The most productive people share a common set of workflow habits. These habits are predictable, identifiable, and they are different from what normal people do.
If you would like to be abnormally productive, integrate these 10 habits into your workflow….
- Start early. Ben Franklin’s advice that being “early to bed, early to rise makes a man healthy, wealthy, and wise” seems to be true. The most productive people almost always start their day earlier than everyone else. I recommend 5 AM. Trust me, interruptions are much less of a problem at this time of day.
- Do the hard stuff first. Ask yourself, “If I only get one thing done today, what must that one thing be?” Do that thing first. Then move to the second item on your list.
- Work in focused blocks of time. Dedicate blocks of time to specific tasks, use a digital timer, don’t do anything else during that time. For instance, if you set aside one hour to write, set your timer for an hour, and no matter what don’t do anything else but right. Don’t answer email, shut off your cell phone, close your office door. Only writing is allowed.
- Do not tolerate interruption. Interruption is the killer of productivity. Guard your time carefully. Even a 10 minute interruption can cost you dearly. Estimates are that it may take anywhere from 15 to 30 minutes for you to get back on track with what you were working on before the interruption.
- Schedule your predictable interruptions. Predictable interruptions include phone calls, emails, and “got-a-minute” meetings (as in, someone walks into your office and says, “Have you got a minute?”)… Schedule specific times in the day to check your voicemail and return calls, to check your email and return emails, and for all of your “go- a-minute” meetings.
- Check email only once a day. The world will not come to an end. As I’ve said before, your inbox is a fantastic productivity tool… for other people.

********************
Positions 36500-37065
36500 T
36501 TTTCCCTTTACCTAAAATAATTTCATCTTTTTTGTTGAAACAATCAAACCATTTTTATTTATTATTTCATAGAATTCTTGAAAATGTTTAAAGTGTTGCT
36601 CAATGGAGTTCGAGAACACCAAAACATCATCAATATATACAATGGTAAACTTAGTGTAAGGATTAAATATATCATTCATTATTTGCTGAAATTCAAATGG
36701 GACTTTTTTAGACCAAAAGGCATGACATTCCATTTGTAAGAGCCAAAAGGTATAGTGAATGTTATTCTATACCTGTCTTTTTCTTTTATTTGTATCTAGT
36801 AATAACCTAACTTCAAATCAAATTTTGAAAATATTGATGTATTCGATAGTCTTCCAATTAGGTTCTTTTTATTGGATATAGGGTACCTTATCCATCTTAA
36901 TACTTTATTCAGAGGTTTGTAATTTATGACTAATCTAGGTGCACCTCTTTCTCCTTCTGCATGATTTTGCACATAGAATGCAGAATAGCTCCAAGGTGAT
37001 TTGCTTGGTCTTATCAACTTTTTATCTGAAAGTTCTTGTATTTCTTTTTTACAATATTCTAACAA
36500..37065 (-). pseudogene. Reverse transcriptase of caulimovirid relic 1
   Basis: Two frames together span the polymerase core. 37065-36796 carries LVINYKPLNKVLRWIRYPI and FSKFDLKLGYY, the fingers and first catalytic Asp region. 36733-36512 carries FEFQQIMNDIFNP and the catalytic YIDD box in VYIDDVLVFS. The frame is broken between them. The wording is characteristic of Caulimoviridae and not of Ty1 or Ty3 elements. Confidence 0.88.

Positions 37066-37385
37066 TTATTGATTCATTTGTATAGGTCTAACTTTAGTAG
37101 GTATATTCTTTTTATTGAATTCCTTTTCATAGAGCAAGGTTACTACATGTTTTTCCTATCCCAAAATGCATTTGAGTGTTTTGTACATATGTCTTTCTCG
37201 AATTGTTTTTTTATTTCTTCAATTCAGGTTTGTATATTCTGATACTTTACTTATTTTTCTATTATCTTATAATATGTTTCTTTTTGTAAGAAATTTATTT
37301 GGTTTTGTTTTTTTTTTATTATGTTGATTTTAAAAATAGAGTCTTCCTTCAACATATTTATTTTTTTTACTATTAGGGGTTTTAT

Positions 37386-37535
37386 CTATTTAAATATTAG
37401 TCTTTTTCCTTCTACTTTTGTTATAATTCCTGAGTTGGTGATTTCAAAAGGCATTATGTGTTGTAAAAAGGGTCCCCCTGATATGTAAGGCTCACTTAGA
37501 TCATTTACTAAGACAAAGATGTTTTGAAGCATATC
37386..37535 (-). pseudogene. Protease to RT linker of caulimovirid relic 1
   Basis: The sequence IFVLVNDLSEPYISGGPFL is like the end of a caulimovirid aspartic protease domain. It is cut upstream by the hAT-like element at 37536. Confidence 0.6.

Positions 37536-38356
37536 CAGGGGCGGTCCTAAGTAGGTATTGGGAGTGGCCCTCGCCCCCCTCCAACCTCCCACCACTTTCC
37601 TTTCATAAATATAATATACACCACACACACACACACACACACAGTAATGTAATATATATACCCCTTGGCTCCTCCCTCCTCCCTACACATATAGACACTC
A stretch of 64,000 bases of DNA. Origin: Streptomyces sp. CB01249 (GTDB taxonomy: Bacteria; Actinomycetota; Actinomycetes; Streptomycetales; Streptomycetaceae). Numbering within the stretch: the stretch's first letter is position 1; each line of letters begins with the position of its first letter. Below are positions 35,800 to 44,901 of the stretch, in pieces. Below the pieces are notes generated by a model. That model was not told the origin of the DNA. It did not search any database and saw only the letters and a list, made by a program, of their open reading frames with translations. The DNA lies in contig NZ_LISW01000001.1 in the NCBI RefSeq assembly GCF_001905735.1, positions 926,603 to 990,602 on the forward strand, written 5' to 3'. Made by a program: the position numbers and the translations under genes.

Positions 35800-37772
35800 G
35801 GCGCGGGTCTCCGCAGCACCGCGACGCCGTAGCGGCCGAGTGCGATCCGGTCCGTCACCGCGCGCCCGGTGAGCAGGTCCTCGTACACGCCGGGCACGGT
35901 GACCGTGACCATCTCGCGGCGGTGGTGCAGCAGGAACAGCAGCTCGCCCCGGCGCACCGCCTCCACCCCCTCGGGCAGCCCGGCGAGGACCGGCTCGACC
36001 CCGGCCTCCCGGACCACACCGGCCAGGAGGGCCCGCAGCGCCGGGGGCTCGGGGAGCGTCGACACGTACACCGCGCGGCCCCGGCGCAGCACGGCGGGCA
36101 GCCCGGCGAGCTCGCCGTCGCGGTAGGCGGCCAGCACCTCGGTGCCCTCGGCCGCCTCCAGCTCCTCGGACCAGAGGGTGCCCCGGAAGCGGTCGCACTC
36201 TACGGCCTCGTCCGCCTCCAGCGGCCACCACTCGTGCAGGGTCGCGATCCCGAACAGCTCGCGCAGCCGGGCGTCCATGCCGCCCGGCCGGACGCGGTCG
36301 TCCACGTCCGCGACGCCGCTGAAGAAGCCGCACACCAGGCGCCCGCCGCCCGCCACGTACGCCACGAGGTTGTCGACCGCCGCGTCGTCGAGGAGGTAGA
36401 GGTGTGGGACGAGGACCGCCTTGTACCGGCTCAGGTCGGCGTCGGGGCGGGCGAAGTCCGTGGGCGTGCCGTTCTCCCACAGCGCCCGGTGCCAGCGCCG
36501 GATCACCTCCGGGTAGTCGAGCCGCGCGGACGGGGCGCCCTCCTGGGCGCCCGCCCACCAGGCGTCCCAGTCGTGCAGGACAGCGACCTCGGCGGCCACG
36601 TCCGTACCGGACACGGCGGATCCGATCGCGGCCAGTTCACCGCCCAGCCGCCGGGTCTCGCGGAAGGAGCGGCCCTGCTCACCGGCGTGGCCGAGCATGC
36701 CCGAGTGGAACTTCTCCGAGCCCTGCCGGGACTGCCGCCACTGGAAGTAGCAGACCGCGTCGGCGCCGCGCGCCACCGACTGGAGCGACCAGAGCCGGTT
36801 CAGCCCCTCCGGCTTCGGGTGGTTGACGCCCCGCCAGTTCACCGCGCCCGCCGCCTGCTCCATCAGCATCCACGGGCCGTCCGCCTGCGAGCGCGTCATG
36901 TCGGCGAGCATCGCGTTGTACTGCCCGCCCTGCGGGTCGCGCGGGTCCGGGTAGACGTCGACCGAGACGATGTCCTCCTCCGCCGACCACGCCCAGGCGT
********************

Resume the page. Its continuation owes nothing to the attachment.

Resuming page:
Beware the “walking dead”. The world is populated with zombies, who seem determined to wander the landscape and eat up everyone else’s time with meaningless conversation. Love these people, treasure them as God’s children, and do not permit them to use up your most valuable resource. Just say no to coffee klatch gossip, lengthy bull sessions at work, and most deadly of all, the nefarious “got-a-minute meeting”.
- Embrace the power of One. Ancient Proverb: a man with one watch always knows what time it is, a man with two watches never knows. Repeat after me: one calendar, one email inbox, one phone number, one capture device for all the random notes and tasks. One.
- Embrace the power of No. Rick Warren: “The most powerful productivity technique I’ve ever learned is the word no.” It has nothing to do with nice. Every time you say yes, there is a cost. Count the cost. And learn to say no most of the time.
- Have a bias to action. The battle rarely goes to the general who can’t make up his mind. Develop a tendency to leap into action more quickly than you’re comfortable with. Remember the saying, “The people who complain that it can’t be done are very annoying to those of us who are busy doing it.”
These habits are not new. They are not revolutionary. They are not even surprising. They are, however, rarely employed.
Put them to work for you, and someday soon I predict your peers will be wondering how you get so much done.